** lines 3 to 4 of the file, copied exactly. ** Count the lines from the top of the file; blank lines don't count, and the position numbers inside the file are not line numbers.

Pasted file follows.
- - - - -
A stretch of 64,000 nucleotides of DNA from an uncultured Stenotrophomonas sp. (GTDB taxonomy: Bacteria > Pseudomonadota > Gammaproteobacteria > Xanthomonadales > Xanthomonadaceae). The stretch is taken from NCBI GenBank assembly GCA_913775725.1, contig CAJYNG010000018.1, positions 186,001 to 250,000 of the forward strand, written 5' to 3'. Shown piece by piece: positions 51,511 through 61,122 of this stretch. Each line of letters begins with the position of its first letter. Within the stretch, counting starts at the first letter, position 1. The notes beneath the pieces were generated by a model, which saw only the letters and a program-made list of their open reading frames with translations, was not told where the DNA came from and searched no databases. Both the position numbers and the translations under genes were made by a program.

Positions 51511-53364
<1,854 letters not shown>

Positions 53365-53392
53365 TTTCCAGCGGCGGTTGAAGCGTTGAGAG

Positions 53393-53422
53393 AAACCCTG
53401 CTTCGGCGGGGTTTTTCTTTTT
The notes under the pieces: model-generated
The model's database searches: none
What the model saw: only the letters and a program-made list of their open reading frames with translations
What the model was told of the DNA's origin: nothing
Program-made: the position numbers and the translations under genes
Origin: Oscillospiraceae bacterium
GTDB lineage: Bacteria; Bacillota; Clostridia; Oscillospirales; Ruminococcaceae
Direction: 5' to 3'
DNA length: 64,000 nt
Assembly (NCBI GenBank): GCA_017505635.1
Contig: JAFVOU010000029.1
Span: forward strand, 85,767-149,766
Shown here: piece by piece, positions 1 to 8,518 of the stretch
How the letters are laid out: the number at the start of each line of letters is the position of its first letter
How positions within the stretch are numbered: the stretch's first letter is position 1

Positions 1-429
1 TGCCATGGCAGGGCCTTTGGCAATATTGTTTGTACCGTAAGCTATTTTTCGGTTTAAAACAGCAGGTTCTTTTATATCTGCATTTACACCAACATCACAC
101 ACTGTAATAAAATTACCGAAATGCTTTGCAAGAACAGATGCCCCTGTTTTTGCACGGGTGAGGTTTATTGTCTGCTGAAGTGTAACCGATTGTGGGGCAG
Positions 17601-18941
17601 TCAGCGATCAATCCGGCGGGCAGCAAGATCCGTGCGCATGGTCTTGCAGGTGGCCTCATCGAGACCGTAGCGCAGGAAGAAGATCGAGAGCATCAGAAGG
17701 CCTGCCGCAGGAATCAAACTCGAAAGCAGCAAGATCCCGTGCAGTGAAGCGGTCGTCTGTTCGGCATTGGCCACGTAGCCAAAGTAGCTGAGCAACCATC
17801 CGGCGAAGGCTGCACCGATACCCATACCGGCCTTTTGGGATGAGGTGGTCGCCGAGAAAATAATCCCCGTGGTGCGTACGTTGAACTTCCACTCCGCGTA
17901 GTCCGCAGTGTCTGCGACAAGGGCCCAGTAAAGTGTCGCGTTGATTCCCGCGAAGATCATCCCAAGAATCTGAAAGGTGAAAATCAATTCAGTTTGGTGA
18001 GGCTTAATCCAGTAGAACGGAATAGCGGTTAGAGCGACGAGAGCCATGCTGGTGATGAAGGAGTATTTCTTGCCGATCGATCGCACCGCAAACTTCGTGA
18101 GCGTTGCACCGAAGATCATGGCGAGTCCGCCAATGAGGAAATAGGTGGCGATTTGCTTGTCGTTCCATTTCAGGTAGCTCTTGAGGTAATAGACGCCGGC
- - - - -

<1,854 letters not shown>

Positions 53365-53392